Psychological Forces

Discussion in 'Product Questions and Reviews' started by abstract52, Aug 22, 2009.


  1. A few quick points to respond to: 1) I agree Brown's invisible force has a very high success rate (I think Brown says about 90%--it sounds like you are doing even better). My search for outs is more for Anate or some of Brown's other forces. Anate is very direct, quick and hard hitting but it also has a smaller success rate. 2) Every book or DVD i have watched has said that the best way to improve is to practice and the best way to practice is to perfrom. I have done this with complete strangers and people I know---If I was afraid to fail, I would not being do this. I think it is fair to be as well prepared for all situations and certainly can benefit from hearing from others who have more knowledge than me. 3) I do take issue with your comment that by merely asking about outs, you believe that may indicate I should take up another branch of magic. I disagree--I want to be the best I can be and if an "out" helps--I'm all for it. I think you can make your point without being discouraging. If there are no outs or they hurt the performance, than fine I need to understand that too. However, I think it is a big jump to state that just asking the question means you should change to another type of magic. We all start somewhere and we all can improve---hopefully using this forum helps us learn from others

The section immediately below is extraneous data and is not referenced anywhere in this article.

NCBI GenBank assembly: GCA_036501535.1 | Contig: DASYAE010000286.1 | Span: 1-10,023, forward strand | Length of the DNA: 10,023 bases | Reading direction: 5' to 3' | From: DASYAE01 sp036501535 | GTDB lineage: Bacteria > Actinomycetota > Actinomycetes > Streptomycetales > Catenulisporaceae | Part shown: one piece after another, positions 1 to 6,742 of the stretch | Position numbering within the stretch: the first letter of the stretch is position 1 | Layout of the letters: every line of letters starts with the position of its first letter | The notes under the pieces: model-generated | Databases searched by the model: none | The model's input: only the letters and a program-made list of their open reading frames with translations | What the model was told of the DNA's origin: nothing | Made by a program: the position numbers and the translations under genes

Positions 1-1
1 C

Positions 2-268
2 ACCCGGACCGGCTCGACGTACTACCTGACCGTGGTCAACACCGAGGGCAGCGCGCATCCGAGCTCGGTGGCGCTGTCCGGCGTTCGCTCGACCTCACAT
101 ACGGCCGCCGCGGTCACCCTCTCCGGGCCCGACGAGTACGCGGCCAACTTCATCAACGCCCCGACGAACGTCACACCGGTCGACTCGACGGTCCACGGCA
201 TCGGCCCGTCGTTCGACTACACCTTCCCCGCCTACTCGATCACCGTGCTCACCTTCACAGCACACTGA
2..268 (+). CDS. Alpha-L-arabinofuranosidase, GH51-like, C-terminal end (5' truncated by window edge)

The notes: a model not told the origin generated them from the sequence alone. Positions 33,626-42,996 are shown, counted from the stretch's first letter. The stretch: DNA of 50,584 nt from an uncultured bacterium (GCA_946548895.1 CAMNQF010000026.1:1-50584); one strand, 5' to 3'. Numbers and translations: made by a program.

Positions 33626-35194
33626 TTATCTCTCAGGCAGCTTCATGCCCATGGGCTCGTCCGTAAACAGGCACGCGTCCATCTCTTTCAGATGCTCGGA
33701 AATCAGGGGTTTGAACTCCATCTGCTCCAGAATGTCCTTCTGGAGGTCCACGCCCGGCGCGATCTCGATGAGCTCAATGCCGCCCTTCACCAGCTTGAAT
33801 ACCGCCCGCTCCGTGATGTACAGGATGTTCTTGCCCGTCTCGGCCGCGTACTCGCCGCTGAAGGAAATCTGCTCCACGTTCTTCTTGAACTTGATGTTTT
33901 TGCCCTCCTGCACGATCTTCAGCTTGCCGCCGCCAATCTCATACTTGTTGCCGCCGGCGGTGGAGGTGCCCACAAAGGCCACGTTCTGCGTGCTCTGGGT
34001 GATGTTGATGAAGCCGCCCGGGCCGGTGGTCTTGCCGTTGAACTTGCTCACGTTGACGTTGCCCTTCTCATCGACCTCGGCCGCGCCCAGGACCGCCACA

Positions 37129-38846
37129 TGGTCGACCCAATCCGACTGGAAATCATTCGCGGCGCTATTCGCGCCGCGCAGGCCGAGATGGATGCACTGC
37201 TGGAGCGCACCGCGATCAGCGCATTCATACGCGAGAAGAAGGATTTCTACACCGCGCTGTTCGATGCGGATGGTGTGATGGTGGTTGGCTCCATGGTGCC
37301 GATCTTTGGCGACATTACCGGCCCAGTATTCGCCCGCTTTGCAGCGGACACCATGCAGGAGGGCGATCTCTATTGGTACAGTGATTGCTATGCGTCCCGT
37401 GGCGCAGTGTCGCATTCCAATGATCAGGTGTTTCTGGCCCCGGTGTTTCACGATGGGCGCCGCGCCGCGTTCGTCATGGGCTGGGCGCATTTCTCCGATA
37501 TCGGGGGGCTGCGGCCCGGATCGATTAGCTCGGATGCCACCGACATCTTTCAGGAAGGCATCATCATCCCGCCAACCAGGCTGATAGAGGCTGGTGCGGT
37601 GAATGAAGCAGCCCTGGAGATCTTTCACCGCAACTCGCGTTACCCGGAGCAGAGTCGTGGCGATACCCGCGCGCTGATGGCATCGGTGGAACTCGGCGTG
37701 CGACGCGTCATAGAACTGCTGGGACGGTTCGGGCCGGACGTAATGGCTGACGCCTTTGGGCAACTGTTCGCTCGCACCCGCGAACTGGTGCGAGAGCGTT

2. You could have a pocket index and use a switch. It's not hard, and in the eyes of the audience, there is no discernable difference. You could say the methodology is the use of the index, and the force is a "kicker" for that one clean moment when the card is unfolded by them...
     
  3. I apologise if I came off as harsh. Let me rephrase.